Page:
We’ve learned a few tricks over the years to really get our tech pared down to the essentials. It’s true that we’re all a bunch of technologically savvy nerds, but we don’t have to break down and pack our entire command center of electronics for San Diego Comic Con.

Find out what we think attendees and small press (like ourselves) absolutely must-have in order to survive the convention’s long days – and well into the outside activities that take up most nights too.

General Attendees


Let’s be real, you weren’t ever going to forget your phone. It is the most important piece of tech that you’ll be carrying around with you at the convention, though it won’t always pick up the wifi and/or signal (mentally prepare yourself now). Used for pictures on the go, monitoring Twitter, and checking the schedule for the latest updates in the Comic Con app, make sure to keep your phone easily accessible because it will barely leave your hand. Which brings us to…

External Battery

The only thing worse than not having wifi or service on your phone is your phone dying in the middle of your day or at an after hours party just when you find the VIPs. To combat that, we recommend that you pick up an external battery before the convention. We’ve been using Anker portable chargers for years and they’ve held up well enough that we recommend them to everyone.

There is also the FuelRod option, which people enjoy for the convention. For $20, you get a fully charged battery and adapters for your phone. You then have the option of keeping and recharging the FuelRod on your own or you can head to any kiosk station and swap your dead FuelRod for a fully charged one immediately at no cost.

Not to mention, small external batteries are becoming the hot new swag item for conventions. Last year, I was given a branded battery from one of the publishers promoting a book at SDCC. I’ve also seen them given away at NYCC and most recently BookCon, so let’s all hope this is a trend that lasts for a while. Keep your eyes peeled at SDCC and you might just pick up some extra juice when you least expect it.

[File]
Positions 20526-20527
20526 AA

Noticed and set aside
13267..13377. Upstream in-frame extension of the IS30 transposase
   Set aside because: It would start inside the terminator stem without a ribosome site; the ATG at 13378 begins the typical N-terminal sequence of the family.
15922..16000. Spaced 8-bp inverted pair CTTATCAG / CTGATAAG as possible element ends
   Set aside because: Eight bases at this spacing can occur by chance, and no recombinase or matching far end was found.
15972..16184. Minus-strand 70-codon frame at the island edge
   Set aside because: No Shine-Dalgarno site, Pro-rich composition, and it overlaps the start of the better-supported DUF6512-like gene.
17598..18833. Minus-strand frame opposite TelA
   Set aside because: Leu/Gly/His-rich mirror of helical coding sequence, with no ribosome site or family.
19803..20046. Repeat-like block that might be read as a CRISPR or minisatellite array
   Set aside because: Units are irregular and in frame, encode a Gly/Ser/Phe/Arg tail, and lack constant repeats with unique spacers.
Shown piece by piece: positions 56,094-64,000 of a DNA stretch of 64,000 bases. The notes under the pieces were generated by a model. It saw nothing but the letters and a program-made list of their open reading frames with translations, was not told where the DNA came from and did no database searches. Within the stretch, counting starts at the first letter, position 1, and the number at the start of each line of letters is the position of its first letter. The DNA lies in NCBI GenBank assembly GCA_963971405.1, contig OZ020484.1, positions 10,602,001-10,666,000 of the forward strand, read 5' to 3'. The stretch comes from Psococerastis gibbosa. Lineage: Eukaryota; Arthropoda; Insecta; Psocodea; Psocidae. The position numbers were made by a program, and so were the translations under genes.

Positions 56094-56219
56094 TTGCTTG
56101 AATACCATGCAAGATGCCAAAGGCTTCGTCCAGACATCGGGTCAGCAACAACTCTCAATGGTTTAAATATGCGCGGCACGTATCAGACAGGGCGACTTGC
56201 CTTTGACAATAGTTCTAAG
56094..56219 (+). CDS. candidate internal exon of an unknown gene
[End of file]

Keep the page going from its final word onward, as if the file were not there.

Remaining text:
Nintendo 3DS / Switch

We’ve long been encouraging people to bring their 3DS to conventions and San Diego Comic Con is no exception! Not only will you get plenty of variety in your Street Pass, but you’ll have something to do while waiting in line. And as a bonus, it’ll also keep you off your phone and keep it from running out of battery sooner!

However, with the introduction of the Nintendo Switch, we may have a new contender for the quintessential line buddy. Already we’ve vendors at PHXCC tabling and playing the Switch in their downtime, could SDCC be next? Plus, there is the ability to have multiplayer games going on the Switch and we’re almost guaranteed to see some Mario Kart tournaments in the Hall H line this year. Bring yours and be the first one to kick-off the all-night party!

Cord Organizer

You’ve got your phone charger, your 3DS charger, your camera charger, your laptop charger, your external battery adapter cord, and on and on and probably even more cords than that. Add your pile of cords to your roommates’ piles of cords and you’ve got the potential for a giant, tangled mess on your hands.

Pick up a cable organizer board with crisscrossing elastic to keep all of your cords organized and secure. I recommend the board because it’s relatively flat and can fit in your bag without taking up too much precious space and can still be carried around the con with all your essential cords easily accessible.

Powerstrip / USB Wall Charger

We’ve recommended a lot of electronics and will recommend even more on this list, make sure you can charge them all! There are notoriously few outlets in hotel rooms, be sure to pick up a powerstrip to ensure you have all the outlets you need and to make those hard-to-reach-behind-the-bed outlets a little bit more accessible. You know the ones we’re talking about.

Personally, I’ve gone from bringing a powerstrip to bringing a USB Wall Charger because most of my electronics can be charged by USB. I’ve gone back to my favored brand, Anker, with this 5 port USB charger, which is compact, easy to carry, and charges quicker than standard outlets. Neither option is incorrect, it’s a matter of how you charge your electronics and just how many things you need to charge nightly at SDCC.

Camera, SD Card (extra batteries)

While we’ve got a guide with some tips for using your cellphone for photography at conventions, there are times when that’s just not going to cut it. Panels come to mind for one – that zoom on your phone just doesn’t match what a camera can do – and cosplay groups are another instance when having a physical camera might be helpful.